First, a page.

How Do I Convert Recipes Into Instant Pot Recipes??
This is the most common question I get! I love using the instant pot, but sometimes it can be hard to know what will work and what won’t work!
Now if you have never heard of the Instant Pot – or if you are DYING to try it, you can grab one HERE (That is the one I have). If you are you NEW to the Instant Pot community, find our Instant Pot Don’ts HERE so you won’t make the same mistakes we did when starting out!
how to convert recipes to instant pot recipes:
My best tips to see success!
1. Don’t put Dairy in the instant pot when pressurizing
When cooking dairy ingredients in the Instant Pot, it is a lot different than cooking them on the stovetop, oven, microwave or in a slow cooker.
If a recipe calls for dairy ingredients, make sure to add them once you have cooked your food and depressurized your Instant Pot. The high heat and pressure can cause dairy and milk ingredients to scorch or to turn clumpy. No one likes clumpy food.
For example, when making a soup and the recipe calls for cream or milk, make your recipe as directed except leave out the cream. Then when the recipe is done pressurizing, turn your instant pot to saute, add your cream and heat your cream while mixing it into your instant pot.
2. Change Recipes So They Fit In The Instant Pot
When you are working to convert recipes to the Instant Pot, it’s about more than just cooking time and temperatures. You should think about how full the Instant Pot will get.
If you are using anything that expands such as pasta, rice, beans, etc. you will need to change the recipe just a little to make sure it won’t overfill your Instant Pot. (Food items such as those double or triple in size just to help you scale it a little bit)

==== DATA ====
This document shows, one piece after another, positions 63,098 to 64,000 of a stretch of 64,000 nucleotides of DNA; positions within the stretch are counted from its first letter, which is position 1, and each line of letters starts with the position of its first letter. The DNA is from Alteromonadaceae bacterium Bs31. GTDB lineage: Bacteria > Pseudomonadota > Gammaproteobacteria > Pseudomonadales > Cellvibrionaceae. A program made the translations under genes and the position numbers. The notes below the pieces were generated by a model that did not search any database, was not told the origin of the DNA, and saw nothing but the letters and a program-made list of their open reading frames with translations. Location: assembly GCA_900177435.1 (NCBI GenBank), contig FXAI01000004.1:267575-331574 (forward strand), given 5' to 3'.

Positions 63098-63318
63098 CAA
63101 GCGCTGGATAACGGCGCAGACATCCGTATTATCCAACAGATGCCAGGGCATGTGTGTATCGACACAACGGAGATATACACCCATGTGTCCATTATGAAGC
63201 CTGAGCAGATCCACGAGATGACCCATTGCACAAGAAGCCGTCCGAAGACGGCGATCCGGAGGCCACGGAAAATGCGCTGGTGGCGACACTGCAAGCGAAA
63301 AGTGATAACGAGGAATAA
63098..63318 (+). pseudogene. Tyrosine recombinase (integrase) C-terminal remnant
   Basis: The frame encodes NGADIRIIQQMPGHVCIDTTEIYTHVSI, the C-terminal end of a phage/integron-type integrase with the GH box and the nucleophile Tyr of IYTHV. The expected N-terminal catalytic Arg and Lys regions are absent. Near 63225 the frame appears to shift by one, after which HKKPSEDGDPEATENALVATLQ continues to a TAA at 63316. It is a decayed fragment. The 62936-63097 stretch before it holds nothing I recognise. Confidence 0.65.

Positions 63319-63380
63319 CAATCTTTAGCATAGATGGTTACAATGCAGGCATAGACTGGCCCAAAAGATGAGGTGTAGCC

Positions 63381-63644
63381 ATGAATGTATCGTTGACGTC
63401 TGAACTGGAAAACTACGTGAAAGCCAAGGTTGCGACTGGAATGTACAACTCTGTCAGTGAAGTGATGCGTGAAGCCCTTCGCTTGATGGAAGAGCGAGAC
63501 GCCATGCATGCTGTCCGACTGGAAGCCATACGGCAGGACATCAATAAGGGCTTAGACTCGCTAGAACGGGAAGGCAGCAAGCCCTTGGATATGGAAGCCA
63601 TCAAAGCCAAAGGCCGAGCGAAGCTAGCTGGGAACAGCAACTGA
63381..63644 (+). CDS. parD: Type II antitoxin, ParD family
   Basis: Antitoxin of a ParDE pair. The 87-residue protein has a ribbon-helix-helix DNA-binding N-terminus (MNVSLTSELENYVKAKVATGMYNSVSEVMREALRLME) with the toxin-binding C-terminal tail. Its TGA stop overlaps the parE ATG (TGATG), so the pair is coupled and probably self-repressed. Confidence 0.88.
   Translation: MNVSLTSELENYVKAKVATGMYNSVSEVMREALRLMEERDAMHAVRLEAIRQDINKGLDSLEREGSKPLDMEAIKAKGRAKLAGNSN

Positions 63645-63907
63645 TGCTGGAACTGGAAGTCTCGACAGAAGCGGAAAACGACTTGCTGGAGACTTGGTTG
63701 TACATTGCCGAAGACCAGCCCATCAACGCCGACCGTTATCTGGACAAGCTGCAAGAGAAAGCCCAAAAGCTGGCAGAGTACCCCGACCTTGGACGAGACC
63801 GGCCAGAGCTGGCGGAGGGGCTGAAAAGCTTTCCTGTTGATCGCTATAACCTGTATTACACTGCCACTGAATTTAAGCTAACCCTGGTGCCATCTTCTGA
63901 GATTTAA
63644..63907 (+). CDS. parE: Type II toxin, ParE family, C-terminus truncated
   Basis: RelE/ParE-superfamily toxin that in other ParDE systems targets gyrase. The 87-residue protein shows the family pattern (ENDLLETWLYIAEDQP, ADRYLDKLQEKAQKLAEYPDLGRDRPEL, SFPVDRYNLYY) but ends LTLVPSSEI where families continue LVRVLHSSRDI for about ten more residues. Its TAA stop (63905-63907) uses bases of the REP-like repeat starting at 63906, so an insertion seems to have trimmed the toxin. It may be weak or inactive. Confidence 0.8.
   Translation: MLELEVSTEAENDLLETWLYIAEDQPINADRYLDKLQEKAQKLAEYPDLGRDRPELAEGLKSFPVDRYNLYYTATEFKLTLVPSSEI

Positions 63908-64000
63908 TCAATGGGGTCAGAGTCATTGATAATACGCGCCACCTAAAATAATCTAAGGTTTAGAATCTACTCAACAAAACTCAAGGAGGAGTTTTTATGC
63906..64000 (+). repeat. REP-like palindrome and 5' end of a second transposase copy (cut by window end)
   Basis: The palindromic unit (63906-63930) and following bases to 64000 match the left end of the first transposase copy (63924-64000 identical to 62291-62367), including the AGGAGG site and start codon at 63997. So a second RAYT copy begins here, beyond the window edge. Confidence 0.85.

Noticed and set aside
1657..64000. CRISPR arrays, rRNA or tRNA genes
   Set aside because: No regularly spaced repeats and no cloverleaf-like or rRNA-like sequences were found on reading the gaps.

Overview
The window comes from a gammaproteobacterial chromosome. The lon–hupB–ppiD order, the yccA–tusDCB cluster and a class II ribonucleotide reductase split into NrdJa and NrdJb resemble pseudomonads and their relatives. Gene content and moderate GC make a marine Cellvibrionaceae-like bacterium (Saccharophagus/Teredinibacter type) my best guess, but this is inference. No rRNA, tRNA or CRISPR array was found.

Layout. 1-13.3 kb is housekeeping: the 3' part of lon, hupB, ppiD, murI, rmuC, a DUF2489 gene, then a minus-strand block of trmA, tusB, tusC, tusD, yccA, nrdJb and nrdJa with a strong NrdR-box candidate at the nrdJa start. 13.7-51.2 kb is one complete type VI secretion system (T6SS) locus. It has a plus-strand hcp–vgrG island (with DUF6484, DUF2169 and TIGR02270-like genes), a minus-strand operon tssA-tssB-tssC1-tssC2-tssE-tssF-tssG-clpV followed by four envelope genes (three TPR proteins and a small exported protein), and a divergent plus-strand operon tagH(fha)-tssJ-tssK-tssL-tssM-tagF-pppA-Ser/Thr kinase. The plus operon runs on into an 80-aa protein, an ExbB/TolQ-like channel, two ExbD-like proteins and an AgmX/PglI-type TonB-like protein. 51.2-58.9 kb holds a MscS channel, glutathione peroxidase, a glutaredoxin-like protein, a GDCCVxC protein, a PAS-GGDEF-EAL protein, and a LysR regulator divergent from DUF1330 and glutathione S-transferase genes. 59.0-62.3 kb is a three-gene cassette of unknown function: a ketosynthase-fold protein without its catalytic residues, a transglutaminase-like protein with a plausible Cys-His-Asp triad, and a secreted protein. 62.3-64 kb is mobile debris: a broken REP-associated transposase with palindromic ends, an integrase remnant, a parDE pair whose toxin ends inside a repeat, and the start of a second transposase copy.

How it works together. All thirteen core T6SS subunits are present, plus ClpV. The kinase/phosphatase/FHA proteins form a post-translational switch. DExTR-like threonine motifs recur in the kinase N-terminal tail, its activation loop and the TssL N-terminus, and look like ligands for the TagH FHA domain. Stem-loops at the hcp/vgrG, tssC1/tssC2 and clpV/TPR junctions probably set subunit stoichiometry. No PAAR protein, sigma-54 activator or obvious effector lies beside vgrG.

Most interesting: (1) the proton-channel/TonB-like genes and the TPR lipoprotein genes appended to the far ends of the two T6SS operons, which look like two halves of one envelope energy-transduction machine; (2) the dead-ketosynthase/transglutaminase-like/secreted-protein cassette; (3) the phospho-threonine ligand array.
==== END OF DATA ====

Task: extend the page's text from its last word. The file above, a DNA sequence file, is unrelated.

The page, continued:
Pressure cookers should never be more than 2/3 of the way full for proper cooking. There is a MAX line on your instant pot. My rule of thumb is that you will want it 2 lines down, from the full line.
3. How to use Instant Pot Features
The Instant Pot, unlike your slow cookers or the oven, can sauté vegetables, sear or brown meat, and boil food! (Ya – its that awesome!)
If you are going to convert recipes to Instant Pot cooking times and temperatures be sure to take advantage of the sauté feature. If a recipe calls for you to sear meat, use your sauté feature and sear it before adding all of your ingredients to pressurize. The same goes for ground beef, cooked onions, garlic, etc. Use your saute button as you would a skillet on your stove top.
Want a super easy way to remember cook times? You’ll want our cook times printable!
4. Use Easy Slow Cooker Recipes when converting them to the instant pot
If you are just starting out converting recipes to the instant pot, start slow, easy, and use recipes that cook with liquid.
Not all recipes are suitable for the Instant Pot or a pressure cooker. When trying to convert recipes to Instant Pot cook times make sure that the recipe can cook in liquid of some sort. If there isn’t enough liquid, it won’t pressurize.